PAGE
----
Last updated July 7, 2017 at 5:14 pm
You’re sitting at your desk beavering away with your phone next to you (on silent because you’re not one of *those* people in an office) when your ears prick up – you’ve just heard it vibrate from an incoming message. You grab your phone to see… only to find no message waiting. And no missed call.
You’ve just experienced a phantom buzz.
You’re probably wondering about now whether it’s your phone playing up or if it’s you. Bad news – it’s probably you.
Over 80 percent of US college students have admitted to having had a phantom ring, however the question has always been why it seems to happen to some people more than others. And to answer it, a survey of 750 undergrad students found what you were probably expecting.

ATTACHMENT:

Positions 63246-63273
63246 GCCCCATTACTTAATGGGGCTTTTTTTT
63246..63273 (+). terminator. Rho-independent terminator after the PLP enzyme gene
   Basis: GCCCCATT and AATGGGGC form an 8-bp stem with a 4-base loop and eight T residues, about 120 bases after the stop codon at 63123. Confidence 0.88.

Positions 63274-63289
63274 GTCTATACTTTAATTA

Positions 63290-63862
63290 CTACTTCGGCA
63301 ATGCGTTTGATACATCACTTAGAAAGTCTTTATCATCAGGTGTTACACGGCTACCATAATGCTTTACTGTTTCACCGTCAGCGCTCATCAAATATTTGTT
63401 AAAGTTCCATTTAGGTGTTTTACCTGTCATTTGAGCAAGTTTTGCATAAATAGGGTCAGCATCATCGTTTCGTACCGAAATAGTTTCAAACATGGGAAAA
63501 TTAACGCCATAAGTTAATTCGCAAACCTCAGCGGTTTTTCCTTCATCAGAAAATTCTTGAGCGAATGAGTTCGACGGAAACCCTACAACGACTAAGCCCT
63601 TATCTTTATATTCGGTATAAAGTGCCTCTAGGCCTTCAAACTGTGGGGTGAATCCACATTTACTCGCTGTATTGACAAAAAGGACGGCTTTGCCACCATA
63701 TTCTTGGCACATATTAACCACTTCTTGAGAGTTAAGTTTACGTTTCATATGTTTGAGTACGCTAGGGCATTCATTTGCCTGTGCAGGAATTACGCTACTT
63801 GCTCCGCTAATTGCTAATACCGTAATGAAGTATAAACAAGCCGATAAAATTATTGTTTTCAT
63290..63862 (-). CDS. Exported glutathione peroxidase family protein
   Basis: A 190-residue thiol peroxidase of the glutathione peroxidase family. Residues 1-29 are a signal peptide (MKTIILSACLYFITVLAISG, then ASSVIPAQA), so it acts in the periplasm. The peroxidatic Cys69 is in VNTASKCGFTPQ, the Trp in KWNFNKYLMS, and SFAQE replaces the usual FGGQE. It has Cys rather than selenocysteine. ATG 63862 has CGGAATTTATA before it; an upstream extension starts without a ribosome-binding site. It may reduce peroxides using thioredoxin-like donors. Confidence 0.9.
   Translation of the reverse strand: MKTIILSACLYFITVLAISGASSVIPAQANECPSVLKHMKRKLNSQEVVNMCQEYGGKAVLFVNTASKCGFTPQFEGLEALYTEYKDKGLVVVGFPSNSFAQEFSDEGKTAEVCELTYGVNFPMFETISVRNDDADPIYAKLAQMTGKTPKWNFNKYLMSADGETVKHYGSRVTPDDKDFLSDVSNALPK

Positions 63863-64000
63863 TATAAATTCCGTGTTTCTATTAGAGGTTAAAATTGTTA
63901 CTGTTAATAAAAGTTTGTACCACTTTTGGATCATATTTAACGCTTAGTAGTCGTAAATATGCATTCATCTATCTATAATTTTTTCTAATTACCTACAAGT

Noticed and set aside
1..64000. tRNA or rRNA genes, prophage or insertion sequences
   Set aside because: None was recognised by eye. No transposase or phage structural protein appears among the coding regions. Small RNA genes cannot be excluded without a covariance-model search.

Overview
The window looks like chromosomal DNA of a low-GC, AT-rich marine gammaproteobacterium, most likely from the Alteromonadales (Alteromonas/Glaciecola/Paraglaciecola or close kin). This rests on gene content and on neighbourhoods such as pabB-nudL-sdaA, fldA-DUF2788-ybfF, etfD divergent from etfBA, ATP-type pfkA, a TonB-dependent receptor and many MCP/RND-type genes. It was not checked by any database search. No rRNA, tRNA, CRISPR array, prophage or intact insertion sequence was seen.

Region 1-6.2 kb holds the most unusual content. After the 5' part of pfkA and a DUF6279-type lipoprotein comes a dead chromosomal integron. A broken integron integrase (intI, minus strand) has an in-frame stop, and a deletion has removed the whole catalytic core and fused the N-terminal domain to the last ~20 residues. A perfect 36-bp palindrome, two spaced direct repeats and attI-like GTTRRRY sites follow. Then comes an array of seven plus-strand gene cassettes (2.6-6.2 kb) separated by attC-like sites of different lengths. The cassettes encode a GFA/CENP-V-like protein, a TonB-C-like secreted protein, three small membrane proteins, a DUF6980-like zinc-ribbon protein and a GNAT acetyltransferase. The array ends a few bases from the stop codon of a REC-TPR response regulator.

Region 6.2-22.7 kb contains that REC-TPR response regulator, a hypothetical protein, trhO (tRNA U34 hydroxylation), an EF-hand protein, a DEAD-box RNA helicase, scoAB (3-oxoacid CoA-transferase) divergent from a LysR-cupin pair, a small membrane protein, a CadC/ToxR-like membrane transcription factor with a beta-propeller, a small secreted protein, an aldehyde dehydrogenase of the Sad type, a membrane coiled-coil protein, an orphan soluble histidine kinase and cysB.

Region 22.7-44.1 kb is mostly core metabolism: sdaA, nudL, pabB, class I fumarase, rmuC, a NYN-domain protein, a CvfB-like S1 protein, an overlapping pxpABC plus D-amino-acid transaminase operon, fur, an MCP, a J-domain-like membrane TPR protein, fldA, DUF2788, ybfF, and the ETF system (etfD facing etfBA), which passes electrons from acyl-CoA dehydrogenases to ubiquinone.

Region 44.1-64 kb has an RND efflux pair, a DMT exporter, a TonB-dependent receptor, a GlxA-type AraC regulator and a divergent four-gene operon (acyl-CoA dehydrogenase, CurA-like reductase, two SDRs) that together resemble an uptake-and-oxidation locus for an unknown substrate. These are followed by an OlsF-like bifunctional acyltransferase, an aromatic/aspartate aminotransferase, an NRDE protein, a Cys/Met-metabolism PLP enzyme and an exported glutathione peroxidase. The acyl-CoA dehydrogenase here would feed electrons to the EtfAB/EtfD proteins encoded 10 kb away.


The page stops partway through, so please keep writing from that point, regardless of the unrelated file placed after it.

People who had more phantom phone events also had higher levels of mobile phone dependency. They used their phones more often to make themselves feel better, they thought about using their phone when they weren’t on it, and they got irritable if they couldn’t use it. And it’s likely that need and desire to be interacting with the phone, and feeling connected with people on the other end, might be driving these phantom buzzes.
So in other words – they have such a strong need to be connected to other people via their phone that their brain is hyperaware of their phone and creates more false alarms.
It’s this reliance on our mobile phones for staying connected in our social circles which is why these studies are important – as our lives become more intertwined with tech we need to work out how it’s affecting us personally and socially to maximise the positives yet minimise the negative effects.